Their speed increased. They were moving at perhaps five miles an hour. Shokerandit kept staring ahead, squeezing his eyes between cheeks and brow. Only the eternal grey to be seen, although somewhere above was a suspicion of light. Spectral white trees flitted by.

Beyond the customary noises, the sledge creaks, the whistle of whip, the dog farts, the crack of ice, the wind song, another noise grew, hollow, threatening. It was the sound of the wind keening in Noonat Tunnel. Moub answered it with blasts on a curled goat horn.

The Ondod were giving warning of their presence to other teams which might be coming in the other direction.


The suspicion of light overhead was abruptly cut off. They were in the tunnel. The phagor gave a hoarse cry and applied the rear crossbeam brake to slow their progress. Uuundaamp’s whip made a different note as he flicked it just before the nose of his lead dog who bore his name, to slow their pace.

A freezing wind struck them like a solid object. This tunnel through the mountainside was a shortcut to  the Noonat station. The road, by which heavier traffic or marching men went, was some miles longer but  less dangerous. In the tunnel, there was always the chance of two sledges meeting head on, the traces of  the teams entangling hopelessly as the rival asokins fought to the death, a fatal knife fight taking place.

Since the tunnel had been cut to show an almost circular cross-section, it was theoretically possible for  teams to pass by driving partway up opposite walls, but this chance was so remote that most drivers spurred onwards in terror, screaming warning as they went.

There were nine miles of tunnel. What with rockfalls and the force of the wind, the sledge swayed from one side to the other like a rudderless ship.

The attempt by Uuundaamp to slow down caused greater vibrations. Fashnalgid cursed. The driver and his woman slid to either side of the sledge’sfront and stuck heels into the snow to increase the braking effect.

Bhryeer leaned forward and shouted to Fashnalgid, “You bottle juzz now drop out.”

“My bottle? Where?”

As Fashnalgid leant forward over the side of the sledge, looking where the phagor indicated, the phagor struck him a blow across the small of his back. Fashnalgid fell with a cry, landing on hands and knees and rolling over in the snow.

Immediately, there was a shrill cry from Uuundaamp and he lashed on the asokins. The phagor pulled off the rear brake. They sizzled forward, aided by the slope.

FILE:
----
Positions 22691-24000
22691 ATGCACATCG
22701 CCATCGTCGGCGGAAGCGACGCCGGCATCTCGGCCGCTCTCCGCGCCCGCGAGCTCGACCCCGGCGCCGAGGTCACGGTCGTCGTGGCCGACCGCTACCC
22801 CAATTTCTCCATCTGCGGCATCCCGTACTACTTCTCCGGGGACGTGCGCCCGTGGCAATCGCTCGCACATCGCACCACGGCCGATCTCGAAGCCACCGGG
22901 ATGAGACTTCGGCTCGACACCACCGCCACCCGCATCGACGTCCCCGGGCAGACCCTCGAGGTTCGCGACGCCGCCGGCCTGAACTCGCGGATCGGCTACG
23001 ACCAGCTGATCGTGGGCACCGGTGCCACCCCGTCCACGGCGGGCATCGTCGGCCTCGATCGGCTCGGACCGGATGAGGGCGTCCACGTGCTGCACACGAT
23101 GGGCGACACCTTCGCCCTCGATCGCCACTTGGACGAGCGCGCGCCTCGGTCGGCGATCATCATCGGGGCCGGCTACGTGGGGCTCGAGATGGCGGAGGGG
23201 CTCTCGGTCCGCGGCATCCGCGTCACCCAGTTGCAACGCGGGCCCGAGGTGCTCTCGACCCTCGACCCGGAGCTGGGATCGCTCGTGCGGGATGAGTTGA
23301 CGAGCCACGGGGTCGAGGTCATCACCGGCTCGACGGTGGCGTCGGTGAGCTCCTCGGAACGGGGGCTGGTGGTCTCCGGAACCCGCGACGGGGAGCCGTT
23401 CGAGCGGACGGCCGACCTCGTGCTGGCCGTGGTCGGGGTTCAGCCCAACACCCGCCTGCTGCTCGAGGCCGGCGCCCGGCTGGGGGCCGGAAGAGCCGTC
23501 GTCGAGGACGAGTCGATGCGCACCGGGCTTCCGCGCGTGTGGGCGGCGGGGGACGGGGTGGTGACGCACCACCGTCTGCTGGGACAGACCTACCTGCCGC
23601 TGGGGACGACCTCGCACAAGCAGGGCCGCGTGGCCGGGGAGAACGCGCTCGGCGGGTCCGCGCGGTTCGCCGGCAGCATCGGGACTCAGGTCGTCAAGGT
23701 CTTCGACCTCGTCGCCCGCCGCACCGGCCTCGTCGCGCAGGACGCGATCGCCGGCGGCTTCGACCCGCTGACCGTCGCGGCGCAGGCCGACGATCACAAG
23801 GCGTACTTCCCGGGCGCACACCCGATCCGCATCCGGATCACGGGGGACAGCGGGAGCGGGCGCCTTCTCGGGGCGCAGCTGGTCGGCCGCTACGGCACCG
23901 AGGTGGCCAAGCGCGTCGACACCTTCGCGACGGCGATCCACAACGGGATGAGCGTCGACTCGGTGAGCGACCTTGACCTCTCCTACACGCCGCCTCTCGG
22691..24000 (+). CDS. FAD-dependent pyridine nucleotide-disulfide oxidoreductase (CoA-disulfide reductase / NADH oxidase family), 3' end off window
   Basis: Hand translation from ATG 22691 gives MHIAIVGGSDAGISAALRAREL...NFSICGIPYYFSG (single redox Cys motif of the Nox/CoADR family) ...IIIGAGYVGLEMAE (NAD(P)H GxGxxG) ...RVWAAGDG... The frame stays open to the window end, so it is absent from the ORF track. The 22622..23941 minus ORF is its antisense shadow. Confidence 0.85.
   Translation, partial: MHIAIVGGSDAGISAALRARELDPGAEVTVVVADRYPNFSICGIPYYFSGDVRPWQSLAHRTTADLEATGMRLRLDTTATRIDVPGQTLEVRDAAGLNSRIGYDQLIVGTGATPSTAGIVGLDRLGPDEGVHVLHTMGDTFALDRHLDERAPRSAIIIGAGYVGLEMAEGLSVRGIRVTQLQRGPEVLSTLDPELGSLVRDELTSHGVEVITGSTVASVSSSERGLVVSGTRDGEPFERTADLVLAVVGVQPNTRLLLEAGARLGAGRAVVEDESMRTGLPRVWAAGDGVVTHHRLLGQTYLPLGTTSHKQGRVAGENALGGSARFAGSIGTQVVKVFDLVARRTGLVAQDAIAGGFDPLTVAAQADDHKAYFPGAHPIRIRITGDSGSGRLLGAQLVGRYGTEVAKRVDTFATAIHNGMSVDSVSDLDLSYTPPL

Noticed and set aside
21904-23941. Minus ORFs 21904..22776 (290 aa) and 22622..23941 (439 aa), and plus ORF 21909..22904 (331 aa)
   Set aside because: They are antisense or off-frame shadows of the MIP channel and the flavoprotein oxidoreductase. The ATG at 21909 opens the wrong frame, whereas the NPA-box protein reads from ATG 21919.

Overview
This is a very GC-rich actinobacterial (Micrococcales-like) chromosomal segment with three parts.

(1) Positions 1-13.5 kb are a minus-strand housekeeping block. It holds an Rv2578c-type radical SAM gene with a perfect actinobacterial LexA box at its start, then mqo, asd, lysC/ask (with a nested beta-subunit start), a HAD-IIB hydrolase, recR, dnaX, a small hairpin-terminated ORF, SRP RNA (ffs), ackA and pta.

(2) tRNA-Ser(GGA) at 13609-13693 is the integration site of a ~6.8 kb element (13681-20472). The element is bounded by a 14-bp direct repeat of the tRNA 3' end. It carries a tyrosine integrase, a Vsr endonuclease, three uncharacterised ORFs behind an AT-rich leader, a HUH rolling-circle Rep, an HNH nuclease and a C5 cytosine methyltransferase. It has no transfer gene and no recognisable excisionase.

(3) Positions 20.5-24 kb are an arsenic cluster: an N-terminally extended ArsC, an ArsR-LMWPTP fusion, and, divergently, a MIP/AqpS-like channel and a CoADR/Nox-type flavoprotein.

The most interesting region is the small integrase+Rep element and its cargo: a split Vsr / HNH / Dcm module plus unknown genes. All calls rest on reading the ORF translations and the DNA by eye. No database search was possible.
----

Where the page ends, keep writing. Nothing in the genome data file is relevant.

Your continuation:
Fashnalgid was already on his feet. Already he was fading into the dimness. He began to run. Shokerandit yelled to him to come on. The wind roared, the Ondod shrieked, the runners screamed. Fashnalgid was catching up. As he came level with the rear of the sledge, his face contorted with effort,  the phagor lifted an arm to strike another blow.

To be alone in the long tunnel was to face certain death. Other sledges, thrusting through the gloom, would simply run a man over. This was Ondod smrtaa.

Shouting at the top of his voice, Shokerandit drew his revolver and ran back on his knees over the loaded sledge. He clamped the muzzle against the phagor’s long skull.

“I’ll blast your sherbing hameys out.” The s ilver fox tail fell from his mouth and was gone.

The phagor cowered back.

“Throw the brake on.”

Bhryeer did so, but the downhill impetus was such that it made little difference, beyond sending a spume of fine snow over the running man.

Still the whip whistled and the driver shrieked at his team. Fashnalgid was falling back, mouth open, blackened face distorted. His never-too-certain will was failing him.

“Don’t give up,” yelled Shokerandit, stretching out a hand to the captain.

Making a new effort, Fashnalgid increased speed. His boots drummed on the snow as he slowly drew level with the rear of the sledge. Bhryeer cowered out of harm’s way. The wind shrilled.

Clutching a cord securing the tent with one gloved hand, Shokerandit leant forward and extended his other hand. He shouted encouragement. Fashnalgid was tiring. The sledge was still gaining speed. The two men stared into each other’s wide eyes. Their gloved hands touched.

“Yes,” yelled Shokerandit. “Yes, leap aboard, man, fast!”

Their grips locked. Just as Shokerandit tugged, Uuundaamp gave a swerve to the left, flicking the runners of the sledge up the sloping side of the tunnel, and almost overturning his vehicle. Shokerandit  was flung free. He clutched at and missed a runner as it sizzled past his face. Fashnalgid stumbled over  him and they sprawled flat.

When they picked themselves up, the sledge was disappearing in the dimness.

“Lousy biwacking drivers,” Fashnalgid said, bending forward and trying to get his breath back. “Animals.”

“That was deliberate. That’s Ondod smrtaa-vengeance. Because of your ape tricks with the woman.” He had to turn his back to the wind flow to speak.

“That stinking tub of lard? He said himself that she was not good enough even for an asokin to enjoy.” He bent double, panting.

“That’s how they talk, you fool. Now listen, and take in what I say. This tunnel is death. Another sledge may come through at any moment, from one end or the other. There’s no way we could stop it, except  with our bodies. We have about seven miles to go, I’d guess, and we’d better do it fast.”

“How about going back and taking the road?”

“That way’s about thirty miles. We’ve no provisions and we’d still be walking when dark fell. We would be dead. Now, are you going to run? Because I am.”

Fashnalgid straightened up, groaning. He said, “Thanks for trying to save me.”

“Astab you, you arrogant fool. Why couldn’t you have tried to obey the system?”